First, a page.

The applicant must also show “possession of the premises.”  This issue arises during rehearing when a hotel holds an alcohol license that encompasses the hotel and the hotel’s restaurant.  If your hotel contracts with another entity to provide food service or to operate the restaurant, you may not be said to possess the entire premises.  For example, an agreement to share the premises would be insufficient to justify renewal of the license as to the restaurant, but an agreement that vests control of the premises with the hotel would evidence possession of the premises.

Conclusion

Hotel executives cannot escape the complex ins and outs of alcohol licensing.  However, there is no reason to fear the application and renewal process or to make assumptions about the limits of your hotel’s existing license.  If you are armed with the right questions, then you can more competently discuss these issues with your legal counsel and local alcohol licensing staff. Ask your legal counsel if you have the appropriate license and see if any of your current practices exceed the boundaries of the hotel’s alcohol license.



[1] See e.g., Chicago Code of Ordinances § 4-60-200 (“Any person violating any of the provisions of this chapter shall be fined not less than $300.00 nor more than $5,000.00 for each offense, except where otherwise specifically provided. A separate and distinct offense shall be held to have been committed each day any person continues to violate any of the provisions hereof.”)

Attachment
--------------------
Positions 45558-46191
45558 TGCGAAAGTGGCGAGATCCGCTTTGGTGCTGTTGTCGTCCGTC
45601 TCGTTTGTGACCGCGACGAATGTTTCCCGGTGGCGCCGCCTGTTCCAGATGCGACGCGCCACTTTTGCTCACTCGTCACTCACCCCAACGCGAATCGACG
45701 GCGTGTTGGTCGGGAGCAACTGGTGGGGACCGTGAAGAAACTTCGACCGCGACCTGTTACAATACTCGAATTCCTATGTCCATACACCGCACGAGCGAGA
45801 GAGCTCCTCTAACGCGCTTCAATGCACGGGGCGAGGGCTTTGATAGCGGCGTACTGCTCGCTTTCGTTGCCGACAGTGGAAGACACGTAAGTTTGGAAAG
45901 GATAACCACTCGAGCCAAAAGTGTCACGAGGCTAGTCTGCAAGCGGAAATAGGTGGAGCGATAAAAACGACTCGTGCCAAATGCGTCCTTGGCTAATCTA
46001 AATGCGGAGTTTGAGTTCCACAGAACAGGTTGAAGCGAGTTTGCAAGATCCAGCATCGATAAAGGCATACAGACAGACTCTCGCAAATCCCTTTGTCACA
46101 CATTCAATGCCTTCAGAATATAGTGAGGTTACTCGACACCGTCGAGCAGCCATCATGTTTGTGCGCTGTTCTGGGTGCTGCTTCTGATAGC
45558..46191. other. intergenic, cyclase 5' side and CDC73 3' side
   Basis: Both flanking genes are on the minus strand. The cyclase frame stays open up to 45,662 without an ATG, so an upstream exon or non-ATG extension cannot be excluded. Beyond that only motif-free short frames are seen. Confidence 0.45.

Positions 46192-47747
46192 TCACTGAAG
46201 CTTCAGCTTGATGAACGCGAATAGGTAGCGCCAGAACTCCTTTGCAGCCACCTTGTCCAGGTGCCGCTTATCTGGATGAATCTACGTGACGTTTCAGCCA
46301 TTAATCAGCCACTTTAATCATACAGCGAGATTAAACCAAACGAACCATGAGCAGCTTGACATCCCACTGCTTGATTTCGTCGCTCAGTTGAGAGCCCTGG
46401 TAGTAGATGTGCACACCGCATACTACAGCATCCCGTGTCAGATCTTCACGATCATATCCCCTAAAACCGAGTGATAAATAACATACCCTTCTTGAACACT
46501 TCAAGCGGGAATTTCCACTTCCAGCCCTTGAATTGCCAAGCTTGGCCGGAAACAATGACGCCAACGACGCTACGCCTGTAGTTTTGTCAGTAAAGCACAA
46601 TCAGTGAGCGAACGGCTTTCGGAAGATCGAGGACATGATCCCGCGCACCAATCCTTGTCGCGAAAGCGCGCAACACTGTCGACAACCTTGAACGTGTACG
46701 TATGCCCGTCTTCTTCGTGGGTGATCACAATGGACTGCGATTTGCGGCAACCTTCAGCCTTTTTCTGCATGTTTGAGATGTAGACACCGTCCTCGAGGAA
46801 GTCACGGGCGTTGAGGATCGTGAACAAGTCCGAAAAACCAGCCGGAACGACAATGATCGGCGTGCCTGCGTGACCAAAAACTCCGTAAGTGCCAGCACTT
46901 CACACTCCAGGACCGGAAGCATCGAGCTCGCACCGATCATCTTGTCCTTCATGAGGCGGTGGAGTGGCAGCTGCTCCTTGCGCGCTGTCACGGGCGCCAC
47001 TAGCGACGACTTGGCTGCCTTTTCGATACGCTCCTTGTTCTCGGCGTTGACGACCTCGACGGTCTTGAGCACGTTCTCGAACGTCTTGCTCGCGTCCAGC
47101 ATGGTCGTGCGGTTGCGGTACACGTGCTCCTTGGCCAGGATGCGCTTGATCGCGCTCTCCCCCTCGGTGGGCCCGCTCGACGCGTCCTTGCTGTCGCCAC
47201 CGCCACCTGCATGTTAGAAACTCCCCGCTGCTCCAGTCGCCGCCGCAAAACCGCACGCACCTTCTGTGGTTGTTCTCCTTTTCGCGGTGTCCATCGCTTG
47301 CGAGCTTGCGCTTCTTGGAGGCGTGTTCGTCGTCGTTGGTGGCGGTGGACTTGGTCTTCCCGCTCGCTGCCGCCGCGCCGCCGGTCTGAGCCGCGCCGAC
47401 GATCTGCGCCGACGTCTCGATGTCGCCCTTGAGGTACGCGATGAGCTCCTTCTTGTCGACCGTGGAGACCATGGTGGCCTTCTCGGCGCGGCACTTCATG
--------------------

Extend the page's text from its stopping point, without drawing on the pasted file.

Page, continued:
[2] See e.g., S.C. Code Ann. § 61-6-1610(B).

[3] See also Chicago Code of Ordinances § 4-60-010 (specifically excluding sidewalks, public right of ways, or private parking areas from the definition of “premises”).

[4] Chicago Code of Ordinances § 4-60-020(e).

[5] Chicago Code of Ordinances § 4-60-010 et seq.

[6] See e.g., Chicago Code of Ordinances § 4-60-043.

[7] Note that there are exceptions to this general rule.  See e.g. Cal. Bus. & Prof. Code § 23396.1 (creating a special liquor license for “restricted service lodging establishments” that do not have a bona fide eating place on-site).

[8] T.C.A. § 57-4-102(19)(a).

[10] See e.g., A.R.S. § 4-205.02 to -02.

[11] See e.g., Cal. Bus. & Prof. Code § 23396.1 (imposing an alcohol revenue cap of five percent of gross annual revenue); Fort Collins, CO (requirement that hotel-restaurant liquor license requires that food sales constitute at least fifteen percent of gross sales) http://www.fcgov.com/cityclerk/pdf/DR8404NewApplicationChecklist.pdf.